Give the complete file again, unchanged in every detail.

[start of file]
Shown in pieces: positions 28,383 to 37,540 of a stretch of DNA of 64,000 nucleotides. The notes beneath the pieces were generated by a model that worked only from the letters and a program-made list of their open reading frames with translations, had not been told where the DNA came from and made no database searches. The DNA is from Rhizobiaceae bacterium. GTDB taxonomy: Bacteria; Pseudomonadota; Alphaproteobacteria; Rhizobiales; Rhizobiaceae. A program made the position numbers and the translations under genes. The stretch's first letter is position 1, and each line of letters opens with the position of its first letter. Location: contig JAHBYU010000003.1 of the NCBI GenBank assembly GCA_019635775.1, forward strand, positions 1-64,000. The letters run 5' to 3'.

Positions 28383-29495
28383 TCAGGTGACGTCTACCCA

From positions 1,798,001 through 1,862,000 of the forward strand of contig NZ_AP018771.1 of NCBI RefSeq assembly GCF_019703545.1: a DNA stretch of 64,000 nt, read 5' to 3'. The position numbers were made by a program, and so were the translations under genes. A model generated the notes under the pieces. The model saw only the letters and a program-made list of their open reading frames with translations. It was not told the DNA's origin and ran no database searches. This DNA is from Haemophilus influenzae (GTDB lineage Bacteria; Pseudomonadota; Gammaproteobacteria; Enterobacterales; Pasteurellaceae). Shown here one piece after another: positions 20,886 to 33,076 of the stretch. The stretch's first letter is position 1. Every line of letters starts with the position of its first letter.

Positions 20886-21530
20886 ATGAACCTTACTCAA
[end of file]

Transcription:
Shown in pieces: positions 28,383 to 37,540 of a stretch of DNA of 64,000 nucleotides. The notes beneath the pieces were generated by a model that worked only from the letters and a program-made list of their open reading frames with translations, had not been told where the DNA came from and made no database searches. The DNA is from Rhizobiaceae bacterium. GTDB taxonomy: Bacteria; Pseudomonadota; Alphaproteobacteria; Rhizobiales; Rhizobiaceae. A program made the position numbers and the translations under genes. The stretch's first letter is position 1, and each line of letters opens with the position of its first letter. Location: contig JAHBYU010000003.1 of the NCBI GenBank assembly GCA_019635775.1, forward strand, positions 1-64,000. The letters run 5' to 3'.

Positions 28383-29495
28383 TCAGGTGACGTCTACCCA

From positions 1,798,001 through 1,862,000 of the forward strand of contig NZ_AP018771.1 of NCBI RefSeq assembly GCF_019703545.1: a DNA stretch of 64,000 nt, read 5' to 3'. The position numbers were made by a program, and so were the translations under genes. A model generated the notes under the pieces. The model saw only the letters and a program-made list of their open reading frames with translations. It was not told the DNA's origin and ran no database searches. This DNA is from Haemophilus influenzae (GTDB lineage Bacteria; Pseudomonadota; Gammaproteobacteria; Enterobacterales; Pasteurellaceae). Shown here one piece after another: positions 20,886 to 33,076 of the stretch. The stretch's first letter is position 1. Every line of letters starts with the position of its first letter.

Positions 20886-21530
20886 ATGAACCTTACTCAA